Hero Clyde

Hero Clyde, a Karen student living in Hin Tha Da township in Irrawaddy Delta was arrested in December 1981 whilst staying with his Karen relatives and friends in Rangoon. They were all arrested along with many other Karen who were suspected of illegal association with the KNU and other outlawed organisations. He was detained by MI and interrogated for 3 months. before being sent to Insein prison where he was detained for 3 years before being sentenced in a military court. After 2 months he was transferred to Hlay Hlaw Inn Labour camp not far from Rangoon where he spent 8 and half months building the Rangoon to Mandalay highway. In a brave and daring move he escaped from the camp one night with a colleague and fled to safety making their way to the Three Pagodas Pass some 2 weeks later. But no sooner than they arrived Hero Clyde suffered severe Malaria that struck him down for 2 years. Upon his recovery he joined the KNU and moved up to Manerplaw where he soon became a Captain in Battalion 5 in the KNLA leading many highly dangerous missions. After the fall of Manerplaw he moved to Papun town whilst his family were in Mer Da Mu camp. In 2006 he left the KNLA and joined his family in the camp due to health problems and later that year he was resettled to Norway where he currently lives with his family in Bergen.

Kyaw Maung Maung Thwin

Kyaw Maung Maung Thwin was a student at Moulmein University from 1995 – 1998. When the universities were closed in 1997 after student demonstrations in Rangoon he went to Thailand to meet his brother and colleagues in the ABSDF and became a messenger. When he returned to Burma he was arrested in Myawaddy and accused of making contact with an illegal organisation. He was detained by Military Intelligence for one month and was brutally tortured, still today he suffers severe health repercussions due to the torture he endured. He was charged under 17/1 and sentenced to 2 years in prison where he was jailed in Moulmein prison until his release in October 2000. After his release he returned home to Mon State and joined the local NLD party but was unable to go anywhere or see anyone without having to inform the local authorities. He stayed for only 2 months before fleeing to Thailand. He stayed with ABSDF for 3 years working as volunteer teacher at ABSDF school before moving to Mae Sot  in 2003 where he joined the AAPP, working there for over 2 years. In 2005 he resettled to Bergen.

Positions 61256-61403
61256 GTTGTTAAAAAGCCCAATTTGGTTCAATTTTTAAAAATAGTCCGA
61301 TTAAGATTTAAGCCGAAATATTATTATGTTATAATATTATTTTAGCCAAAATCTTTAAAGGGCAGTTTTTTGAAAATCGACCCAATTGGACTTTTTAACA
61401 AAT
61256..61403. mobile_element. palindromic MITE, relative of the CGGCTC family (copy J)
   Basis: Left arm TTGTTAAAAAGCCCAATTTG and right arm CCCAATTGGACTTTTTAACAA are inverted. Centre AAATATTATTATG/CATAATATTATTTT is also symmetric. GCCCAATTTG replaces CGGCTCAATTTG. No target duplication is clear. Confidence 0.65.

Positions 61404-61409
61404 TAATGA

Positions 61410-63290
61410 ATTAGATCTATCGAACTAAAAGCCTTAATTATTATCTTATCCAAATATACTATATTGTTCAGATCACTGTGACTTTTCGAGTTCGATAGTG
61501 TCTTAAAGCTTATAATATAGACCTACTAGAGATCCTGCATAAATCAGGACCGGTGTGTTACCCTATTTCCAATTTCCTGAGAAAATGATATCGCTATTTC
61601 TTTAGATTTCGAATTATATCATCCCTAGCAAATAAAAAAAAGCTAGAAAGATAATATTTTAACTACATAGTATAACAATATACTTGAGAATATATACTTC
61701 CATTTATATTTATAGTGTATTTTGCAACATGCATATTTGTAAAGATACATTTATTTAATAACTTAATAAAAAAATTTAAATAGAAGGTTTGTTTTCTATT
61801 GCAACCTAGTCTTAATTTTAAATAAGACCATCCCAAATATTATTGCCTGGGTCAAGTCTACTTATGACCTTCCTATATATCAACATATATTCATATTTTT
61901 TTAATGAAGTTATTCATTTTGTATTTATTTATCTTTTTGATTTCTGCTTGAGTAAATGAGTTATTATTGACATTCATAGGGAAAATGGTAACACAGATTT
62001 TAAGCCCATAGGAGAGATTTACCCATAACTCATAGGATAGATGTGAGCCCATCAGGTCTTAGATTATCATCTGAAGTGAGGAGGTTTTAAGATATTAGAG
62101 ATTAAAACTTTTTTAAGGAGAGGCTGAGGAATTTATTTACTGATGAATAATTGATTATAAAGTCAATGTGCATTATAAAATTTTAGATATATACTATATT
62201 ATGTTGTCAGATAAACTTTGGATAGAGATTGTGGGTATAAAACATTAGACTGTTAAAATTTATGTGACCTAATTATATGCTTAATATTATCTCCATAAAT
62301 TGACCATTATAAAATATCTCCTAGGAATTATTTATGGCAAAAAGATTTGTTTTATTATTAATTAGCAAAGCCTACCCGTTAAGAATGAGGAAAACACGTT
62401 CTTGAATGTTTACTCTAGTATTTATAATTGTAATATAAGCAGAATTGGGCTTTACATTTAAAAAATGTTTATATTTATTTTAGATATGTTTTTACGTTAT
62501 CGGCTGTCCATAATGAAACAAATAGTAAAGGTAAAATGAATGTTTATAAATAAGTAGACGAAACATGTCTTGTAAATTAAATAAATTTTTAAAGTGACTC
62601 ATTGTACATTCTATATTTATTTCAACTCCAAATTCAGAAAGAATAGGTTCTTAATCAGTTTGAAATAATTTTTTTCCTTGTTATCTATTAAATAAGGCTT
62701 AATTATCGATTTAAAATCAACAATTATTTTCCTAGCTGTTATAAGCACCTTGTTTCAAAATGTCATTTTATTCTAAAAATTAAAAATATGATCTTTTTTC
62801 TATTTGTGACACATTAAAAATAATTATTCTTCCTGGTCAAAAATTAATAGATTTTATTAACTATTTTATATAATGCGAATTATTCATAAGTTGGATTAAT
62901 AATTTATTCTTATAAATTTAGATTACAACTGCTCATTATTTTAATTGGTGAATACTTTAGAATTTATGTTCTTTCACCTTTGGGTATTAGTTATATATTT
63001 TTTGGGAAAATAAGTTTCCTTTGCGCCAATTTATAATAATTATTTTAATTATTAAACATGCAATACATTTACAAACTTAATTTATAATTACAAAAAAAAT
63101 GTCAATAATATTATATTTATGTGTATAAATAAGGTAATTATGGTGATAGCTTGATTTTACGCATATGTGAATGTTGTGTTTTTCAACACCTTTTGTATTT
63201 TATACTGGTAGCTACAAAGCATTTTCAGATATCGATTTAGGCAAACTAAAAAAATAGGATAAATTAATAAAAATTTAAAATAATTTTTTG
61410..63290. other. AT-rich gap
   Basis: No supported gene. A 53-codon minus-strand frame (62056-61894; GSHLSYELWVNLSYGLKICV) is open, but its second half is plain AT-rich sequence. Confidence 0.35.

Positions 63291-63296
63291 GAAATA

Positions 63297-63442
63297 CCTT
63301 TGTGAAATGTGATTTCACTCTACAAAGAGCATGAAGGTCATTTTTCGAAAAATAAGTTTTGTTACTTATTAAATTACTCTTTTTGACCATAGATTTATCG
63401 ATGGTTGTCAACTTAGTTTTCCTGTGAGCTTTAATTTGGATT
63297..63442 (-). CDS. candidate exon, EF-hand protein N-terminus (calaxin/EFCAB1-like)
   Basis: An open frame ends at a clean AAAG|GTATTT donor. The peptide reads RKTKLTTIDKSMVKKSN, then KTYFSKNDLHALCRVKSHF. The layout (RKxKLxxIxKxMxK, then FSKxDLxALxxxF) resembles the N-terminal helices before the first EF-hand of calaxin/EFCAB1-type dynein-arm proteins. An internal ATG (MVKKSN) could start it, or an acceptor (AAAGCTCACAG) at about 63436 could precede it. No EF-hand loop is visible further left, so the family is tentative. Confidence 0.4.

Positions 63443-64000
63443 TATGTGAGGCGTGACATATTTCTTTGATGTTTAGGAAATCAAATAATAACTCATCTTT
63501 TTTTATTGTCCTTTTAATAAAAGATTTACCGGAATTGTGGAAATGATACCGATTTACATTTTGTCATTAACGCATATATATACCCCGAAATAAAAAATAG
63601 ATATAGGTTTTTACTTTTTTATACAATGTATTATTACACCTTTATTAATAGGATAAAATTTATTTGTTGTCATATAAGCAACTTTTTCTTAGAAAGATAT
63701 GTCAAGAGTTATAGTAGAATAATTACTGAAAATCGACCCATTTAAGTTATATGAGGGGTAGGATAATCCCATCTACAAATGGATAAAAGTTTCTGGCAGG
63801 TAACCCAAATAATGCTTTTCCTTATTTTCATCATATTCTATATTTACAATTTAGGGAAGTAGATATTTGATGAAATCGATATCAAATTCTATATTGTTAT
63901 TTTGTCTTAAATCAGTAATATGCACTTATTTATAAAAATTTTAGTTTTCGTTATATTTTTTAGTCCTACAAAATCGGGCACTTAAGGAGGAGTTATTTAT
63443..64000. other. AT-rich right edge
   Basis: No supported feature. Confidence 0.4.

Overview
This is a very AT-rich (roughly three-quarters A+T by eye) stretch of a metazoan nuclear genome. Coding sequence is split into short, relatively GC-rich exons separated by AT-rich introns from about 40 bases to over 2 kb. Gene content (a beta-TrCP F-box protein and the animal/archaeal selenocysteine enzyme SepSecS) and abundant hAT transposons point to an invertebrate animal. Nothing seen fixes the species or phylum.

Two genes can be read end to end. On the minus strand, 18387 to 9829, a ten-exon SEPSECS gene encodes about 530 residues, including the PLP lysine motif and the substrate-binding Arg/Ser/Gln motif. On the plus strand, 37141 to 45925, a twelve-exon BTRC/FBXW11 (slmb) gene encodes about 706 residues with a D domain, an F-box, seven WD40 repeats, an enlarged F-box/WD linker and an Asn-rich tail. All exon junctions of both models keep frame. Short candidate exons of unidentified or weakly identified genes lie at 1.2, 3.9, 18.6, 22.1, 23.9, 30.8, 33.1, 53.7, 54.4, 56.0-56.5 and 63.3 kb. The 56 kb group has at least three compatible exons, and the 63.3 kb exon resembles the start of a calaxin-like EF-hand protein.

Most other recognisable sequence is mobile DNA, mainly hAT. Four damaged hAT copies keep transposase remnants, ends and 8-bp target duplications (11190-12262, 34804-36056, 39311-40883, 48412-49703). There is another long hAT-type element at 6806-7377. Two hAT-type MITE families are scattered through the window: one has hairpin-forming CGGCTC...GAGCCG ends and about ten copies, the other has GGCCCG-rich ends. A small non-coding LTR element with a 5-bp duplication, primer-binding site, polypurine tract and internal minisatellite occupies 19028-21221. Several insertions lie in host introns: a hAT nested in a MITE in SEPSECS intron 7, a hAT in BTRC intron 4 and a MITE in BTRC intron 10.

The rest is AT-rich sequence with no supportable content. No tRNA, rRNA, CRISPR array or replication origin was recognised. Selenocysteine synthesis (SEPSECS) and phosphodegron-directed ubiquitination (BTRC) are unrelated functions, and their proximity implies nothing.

The sun shone all day and we enjoyed the scenic view from up on high overlooking this beautiful city after we had finished taking the portraits. The day flew past and before I knew it I was racing to the airport but not before finding time to take another portrait of Ma Kaythi as the sun had played a few tricks with the one we took at Bergen’s famous Bryggen wharf. This time it worked as we shot inside the wharf itself rather than showing the tourist side the world sees. And that is what this whole project is all about – getting inside to tell the real stories that the world just does not see.